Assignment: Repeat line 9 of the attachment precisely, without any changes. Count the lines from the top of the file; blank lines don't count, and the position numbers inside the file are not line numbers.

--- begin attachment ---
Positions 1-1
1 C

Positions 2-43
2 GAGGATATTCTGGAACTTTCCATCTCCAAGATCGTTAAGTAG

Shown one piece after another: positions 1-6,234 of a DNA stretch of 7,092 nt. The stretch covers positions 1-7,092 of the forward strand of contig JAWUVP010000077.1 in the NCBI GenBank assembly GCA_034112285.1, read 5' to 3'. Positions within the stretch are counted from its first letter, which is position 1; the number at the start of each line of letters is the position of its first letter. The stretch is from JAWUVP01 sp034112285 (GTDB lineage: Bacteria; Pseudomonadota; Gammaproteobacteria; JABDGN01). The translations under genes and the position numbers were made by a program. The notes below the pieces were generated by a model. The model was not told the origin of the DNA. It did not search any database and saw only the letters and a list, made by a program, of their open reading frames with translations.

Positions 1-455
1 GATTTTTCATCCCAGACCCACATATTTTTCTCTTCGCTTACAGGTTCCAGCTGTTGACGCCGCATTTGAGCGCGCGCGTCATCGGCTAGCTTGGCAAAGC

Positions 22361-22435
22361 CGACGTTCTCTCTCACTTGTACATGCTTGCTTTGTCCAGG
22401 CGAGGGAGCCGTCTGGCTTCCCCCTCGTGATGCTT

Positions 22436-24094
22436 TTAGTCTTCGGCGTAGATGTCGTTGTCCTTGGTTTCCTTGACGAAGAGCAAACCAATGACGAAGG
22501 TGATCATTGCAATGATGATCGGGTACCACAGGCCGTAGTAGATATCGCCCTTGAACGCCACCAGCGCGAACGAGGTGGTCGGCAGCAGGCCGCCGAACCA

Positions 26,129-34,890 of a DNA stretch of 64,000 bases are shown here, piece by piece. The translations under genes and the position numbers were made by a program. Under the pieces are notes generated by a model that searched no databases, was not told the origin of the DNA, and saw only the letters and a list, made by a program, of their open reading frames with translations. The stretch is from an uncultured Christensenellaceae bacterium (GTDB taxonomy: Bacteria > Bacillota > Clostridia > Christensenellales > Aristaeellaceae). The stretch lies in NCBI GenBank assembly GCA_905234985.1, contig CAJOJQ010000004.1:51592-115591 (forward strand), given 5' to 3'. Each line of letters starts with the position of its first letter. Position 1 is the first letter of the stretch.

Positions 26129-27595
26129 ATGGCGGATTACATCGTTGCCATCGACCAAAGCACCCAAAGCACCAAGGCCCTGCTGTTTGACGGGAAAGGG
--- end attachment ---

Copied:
22361 CGACGTTCTCTCTCACTTGTACATGCTTGCTTTGTCCAGG